An administrator appointed under the Corporations Act has extraordinary powers. It was clear that the administrators had the power to enter the MOU. Generally speaking when administrators go to the court for orders under the Act (eg section 479) they receive guidance from the court rather than binding decisions which take effect of law. Justice Goldberg described what usually happens in these words: "Essentially what a court is doing when giving directions under provisions such as [these] in relation to a question whether an administrator ... should enter into an agreement, or whether an administrator ... should give effect to an agreement, is to provide the administrator ... with protection against claims that he or she acted inappropriately or unreasonably in entering into, and performing, the agreement." (para 62) In his view the administrators in deciding to compromise the relevant claims and to give the releases "exercised a commercial judgment by considering and weighing the benefits and advantages to the Ansett group's creditors in agreeing to that course against the disadvantages of not giving the releases, not receiving immediately the sum of $150 million but keeping open the opportunity to take legal proceedings against [ANZ] ... and against the directors ...". (para 64)
Goldberg J examined a number of authorities and noted that the courts will normally pay regard to the commercial judgment of liquidators (and administrators). The legislation entrusts to administrators the conduct of administrations although they are subject to the supervision of the court. He also noted that while the courts will not pronounce on the commercial prudence of a particular transaction, they will in an appropriate case protect the administrator from claims that they have acted unreasonably in entering those transactions provided the administrator has made full and fair disclosure to the court of the relevant material. On the evidence before him, Goldberg J was satisfied that the administrators were seeking to maximise the chances of the Ansett group, or as much as possible of its business, of continuing in existence, and that if it was not possible for the Ansett group to continue in existence to provide the business, property and affairs of Ansett to be administered in a way which resulted in a better return to the Ansett creditors. The administrators of Hazelton (a different group of companies) had also been "presented with a window of opportunity which, on the evidence before me, will, in all probability, not reappear if the administrators are not put in a position to perform the MOU ...". (para 71)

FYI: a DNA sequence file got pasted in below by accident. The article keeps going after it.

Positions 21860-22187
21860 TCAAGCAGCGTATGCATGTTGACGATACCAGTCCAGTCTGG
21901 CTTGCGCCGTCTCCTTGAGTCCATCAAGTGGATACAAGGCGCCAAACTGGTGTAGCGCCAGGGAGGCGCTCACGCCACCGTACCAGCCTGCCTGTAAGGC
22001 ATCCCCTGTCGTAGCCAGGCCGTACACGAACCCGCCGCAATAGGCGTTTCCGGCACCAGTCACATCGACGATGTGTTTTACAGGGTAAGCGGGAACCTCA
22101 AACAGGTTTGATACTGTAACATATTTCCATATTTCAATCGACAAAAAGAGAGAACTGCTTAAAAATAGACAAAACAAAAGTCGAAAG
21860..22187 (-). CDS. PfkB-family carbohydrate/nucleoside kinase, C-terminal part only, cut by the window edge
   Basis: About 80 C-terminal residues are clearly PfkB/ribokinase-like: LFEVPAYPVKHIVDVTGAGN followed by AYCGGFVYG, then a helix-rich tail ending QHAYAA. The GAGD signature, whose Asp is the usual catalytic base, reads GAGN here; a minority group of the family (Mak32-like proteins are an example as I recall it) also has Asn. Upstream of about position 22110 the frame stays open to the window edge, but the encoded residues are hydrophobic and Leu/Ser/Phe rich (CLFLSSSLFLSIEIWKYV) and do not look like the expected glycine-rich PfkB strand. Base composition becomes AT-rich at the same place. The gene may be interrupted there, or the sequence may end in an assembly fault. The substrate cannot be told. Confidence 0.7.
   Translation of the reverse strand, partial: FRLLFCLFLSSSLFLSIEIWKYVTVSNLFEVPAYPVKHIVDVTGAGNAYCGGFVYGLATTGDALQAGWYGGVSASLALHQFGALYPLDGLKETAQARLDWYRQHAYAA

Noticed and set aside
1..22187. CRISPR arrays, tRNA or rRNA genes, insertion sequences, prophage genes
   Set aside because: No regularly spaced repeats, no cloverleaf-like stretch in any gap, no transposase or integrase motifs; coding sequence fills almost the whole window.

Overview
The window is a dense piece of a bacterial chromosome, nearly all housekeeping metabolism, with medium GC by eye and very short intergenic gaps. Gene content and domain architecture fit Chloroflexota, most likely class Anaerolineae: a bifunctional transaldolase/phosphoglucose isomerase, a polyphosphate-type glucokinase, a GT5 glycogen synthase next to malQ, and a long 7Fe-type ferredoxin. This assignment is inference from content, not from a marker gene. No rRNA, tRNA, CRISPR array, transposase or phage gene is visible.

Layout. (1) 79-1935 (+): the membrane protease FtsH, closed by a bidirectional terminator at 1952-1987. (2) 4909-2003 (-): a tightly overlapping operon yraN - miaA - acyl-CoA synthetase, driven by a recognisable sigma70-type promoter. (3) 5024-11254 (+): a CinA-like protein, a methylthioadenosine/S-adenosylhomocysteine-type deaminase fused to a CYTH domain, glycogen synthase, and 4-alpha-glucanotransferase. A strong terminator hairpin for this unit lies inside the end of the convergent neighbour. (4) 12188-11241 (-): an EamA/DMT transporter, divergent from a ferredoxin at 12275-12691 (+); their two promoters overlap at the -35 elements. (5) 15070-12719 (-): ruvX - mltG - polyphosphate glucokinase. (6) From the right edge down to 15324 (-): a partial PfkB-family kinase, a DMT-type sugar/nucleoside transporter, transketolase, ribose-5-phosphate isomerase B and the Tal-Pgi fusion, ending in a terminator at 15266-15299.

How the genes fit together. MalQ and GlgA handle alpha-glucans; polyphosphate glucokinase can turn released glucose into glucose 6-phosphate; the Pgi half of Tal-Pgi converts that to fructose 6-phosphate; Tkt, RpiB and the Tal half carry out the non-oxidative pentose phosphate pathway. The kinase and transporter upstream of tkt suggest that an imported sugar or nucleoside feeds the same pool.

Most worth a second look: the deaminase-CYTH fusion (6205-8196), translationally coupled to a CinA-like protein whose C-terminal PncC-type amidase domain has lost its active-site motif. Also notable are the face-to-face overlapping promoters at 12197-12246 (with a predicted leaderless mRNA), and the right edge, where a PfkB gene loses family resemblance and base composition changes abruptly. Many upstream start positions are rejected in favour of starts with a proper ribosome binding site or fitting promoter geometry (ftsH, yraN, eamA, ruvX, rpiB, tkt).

The judge further noted that insofar as actions against the directors of ANZ were concerned this was a matter for the future and there is no possibility for him assessing what causes of action would be brought and to provide any realistic assessment of the result. What was relevant for him was that extensive investigations would have to be pursued before any decision was made whether proceedings against directors could be brought by someone such as ASIC or the administrators. In all the circumstances in approving the MOU the court was not settling the terms nor was it in any way ruling on the future of any actions that might be brought against the directors or others. The order of the court was that under the Corporations Act it approved the MOU pursuant to that relevant section allowing the administrators to take such action under the MOU as was necessary. We will no doubt see many more cases involving failed companies such as Ansett in the future in which there will be battles between different groups of creditors and others. The question of whether directors of any of the companies were in breach of their duties is a matter that will no doubt take a long time to investigate (as Justice Goldberg has suggested). In the meantime, these directors like all persons in all matters must be treated as innocent until proven guilty. We cannot afford to create a witchhunt mentality in this community where reversal of the onus of proof is the standard moving forward. There has been no justification provided to me, or to any Law Reform Commission which has reported on these issues in the context of the commercial law as has been suggested by some pressure groups in the community seeking quick "reforms" or results. Those quick reforms and results will only bring greater pain and catastrophe in the future.